What are the long-term weather conditions in a location called?

What are the long-term weather conditions in a location called?

Climate is defined as an area’s long-term weather patterns. The simplest way to describe climate is to look at average temperature and precipitation over time.

What is the long-term pattern of weather in a particular area?

Climate is the long-term pattern of weather in a particular area. Weather can change from hour-to-hour, day-to-day, month-to-month or even year-to-year. A region’s weather patterns, usually tracked for at least 30 years, are considered its climate.

What is the long-term average of weather for a region called?


What does a location’s weather depend on?

The five factors that determine the weather of any land area are: the amount of solar energy received because of latitude; the area’s elevation or proximity to mountains; nearness to large bodies of water and relative temperatures of land and water; the number of such storm systems as cyclones, hurricanes, and …

Why is insolation greatest at the equator?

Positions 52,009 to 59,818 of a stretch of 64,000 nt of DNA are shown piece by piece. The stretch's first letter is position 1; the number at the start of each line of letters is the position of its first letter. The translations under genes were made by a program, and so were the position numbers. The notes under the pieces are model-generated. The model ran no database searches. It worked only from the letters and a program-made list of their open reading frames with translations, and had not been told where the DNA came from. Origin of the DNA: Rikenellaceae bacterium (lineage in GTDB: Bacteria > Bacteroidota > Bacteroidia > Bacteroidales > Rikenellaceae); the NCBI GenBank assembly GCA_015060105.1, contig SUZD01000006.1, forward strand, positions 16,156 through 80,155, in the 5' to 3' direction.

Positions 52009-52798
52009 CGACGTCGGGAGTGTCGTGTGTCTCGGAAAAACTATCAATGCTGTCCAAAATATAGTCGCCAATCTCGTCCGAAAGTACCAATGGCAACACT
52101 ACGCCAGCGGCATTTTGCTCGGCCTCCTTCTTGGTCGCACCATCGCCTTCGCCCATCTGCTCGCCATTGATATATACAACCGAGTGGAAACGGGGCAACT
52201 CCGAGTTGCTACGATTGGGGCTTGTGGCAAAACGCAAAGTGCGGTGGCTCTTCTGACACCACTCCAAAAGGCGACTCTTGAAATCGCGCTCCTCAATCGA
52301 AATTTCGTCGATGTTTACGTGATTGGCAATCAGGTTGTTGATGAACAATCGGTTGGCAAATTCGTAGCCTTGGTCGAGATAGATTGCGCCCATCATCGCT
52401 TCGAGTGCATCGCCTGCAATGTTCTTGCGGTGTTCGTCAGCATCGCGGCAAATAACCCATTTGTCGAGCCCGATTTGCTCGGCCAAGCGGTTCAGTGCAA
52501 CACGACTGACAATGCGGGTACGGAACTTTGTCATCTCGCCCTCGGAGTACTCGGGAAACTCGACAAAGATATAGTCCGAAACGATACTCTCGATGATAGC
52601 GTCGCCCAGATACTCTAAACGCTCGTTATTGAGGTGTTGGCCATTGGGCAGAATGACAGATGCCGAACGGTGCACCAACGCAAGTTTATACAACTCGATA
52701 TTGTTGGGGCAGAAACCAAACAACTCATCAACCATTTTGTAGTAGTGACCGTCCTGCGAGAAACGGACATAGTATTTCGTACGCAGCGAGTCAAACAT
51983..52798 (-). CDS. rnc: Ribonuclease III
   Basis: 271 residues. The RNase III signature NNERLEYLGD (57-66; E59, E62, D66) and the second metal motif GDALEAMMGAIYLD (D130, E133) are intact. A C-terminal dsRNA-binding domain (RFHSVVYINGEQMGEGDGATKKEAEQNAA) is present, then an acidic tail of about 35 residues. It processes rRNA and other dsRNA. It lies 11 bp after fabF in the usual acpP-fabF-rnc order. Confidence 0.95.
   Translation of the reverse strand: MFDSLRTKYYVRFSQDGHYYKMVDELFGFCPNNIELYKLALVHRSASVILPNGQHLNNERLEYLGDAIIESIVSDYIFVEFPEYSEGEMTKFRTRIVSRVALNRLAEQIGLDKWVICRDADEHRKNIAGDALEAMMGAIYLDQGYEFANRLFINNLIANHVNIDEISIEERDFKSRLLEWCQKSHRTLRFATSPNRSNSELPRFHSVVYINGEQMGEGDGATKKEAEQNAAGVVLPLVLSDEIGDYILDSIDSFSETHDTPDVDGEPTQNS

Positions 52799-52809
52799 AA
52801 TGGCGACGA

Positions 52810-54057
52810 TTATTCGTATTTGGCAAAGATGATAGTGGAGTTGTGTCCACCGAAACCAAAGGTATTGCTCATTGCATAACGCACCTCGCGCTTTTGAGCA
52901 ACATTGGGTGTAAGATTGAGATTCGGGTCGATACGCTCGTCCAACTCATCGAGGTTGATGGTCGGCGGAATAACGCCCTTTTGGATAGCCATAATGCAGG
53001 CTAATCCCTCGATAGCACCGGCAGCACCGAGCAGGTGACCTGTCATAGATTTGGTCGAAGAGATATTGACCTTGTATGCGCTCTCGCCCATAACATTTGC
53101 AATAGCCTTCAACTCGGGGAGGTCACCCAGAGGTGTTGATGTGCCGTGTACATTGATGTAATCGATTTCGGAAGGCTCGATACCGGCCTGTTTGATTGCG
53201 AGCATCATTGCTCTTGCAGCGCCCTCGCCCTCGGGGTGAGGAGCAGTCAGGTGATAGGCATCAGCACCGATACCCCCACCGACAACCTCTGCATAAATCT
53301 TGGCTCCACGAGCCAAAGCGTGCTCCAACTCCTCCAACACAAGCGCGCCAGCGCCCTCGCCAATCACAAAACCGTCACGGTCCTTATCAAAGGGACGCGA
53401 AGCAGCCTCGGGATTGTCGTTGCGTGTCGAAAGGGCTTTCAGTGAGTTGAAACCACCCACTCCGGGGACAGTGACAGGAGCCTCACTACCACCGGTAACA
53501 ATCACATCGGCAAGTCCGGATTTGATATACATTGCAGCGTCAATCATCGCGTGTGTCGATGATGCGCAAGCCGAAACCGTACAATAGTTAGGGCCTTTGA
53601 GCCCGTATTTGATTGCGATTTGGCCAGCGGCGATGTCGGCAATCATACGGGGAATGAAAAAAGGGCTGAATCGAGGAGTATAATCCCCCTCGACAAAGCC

Annual insolation is very high at the Equator because the Sun passes directly overhead at noon every day throughout the year. So even though the pole does not receive direct sunlight for six months of the year, it still receives nearly half the amount of annual solar radiation as the Equator.

How does the angle of insolation affect intensity of insolation?

The intensity of insolation increases, as the angle of insolation gets closer to 90 degrees. The intensity of insolation decreases with an increase in latitude.

Which region of Earth has the least insolation?

The lowest latitudes get the most energy from the sun. The highest latitudes get the least. The tilt of the Earth causes different areas to receive different amounts of solar energy….

  • The North Pole receives sunlight 24 hours a day in the summer.
  • What part of Earth receives the most solar radiation in a year?

Why is the earth’s tilt 23 degrees?

Scientists estimate that Earth suffered around 10 of these giant collisions. Today, instead of rotating upright, the Earth’s axis is tilted 23.5 degrees. The angle varies a little over time, but the gravitational pull of the moon prevents it from shifting by more than a degree or so. This tilt is what gives us seasons.

What if Earth didn’t have a tilt?

Scientists think an Earth without a tilt would be stratified into climate bands that would get progressively colder as you moved away from the equator. Humans would never survive the continuous winter of the high latitudes, and so we would likely congregate in the planet’s tropical midsection.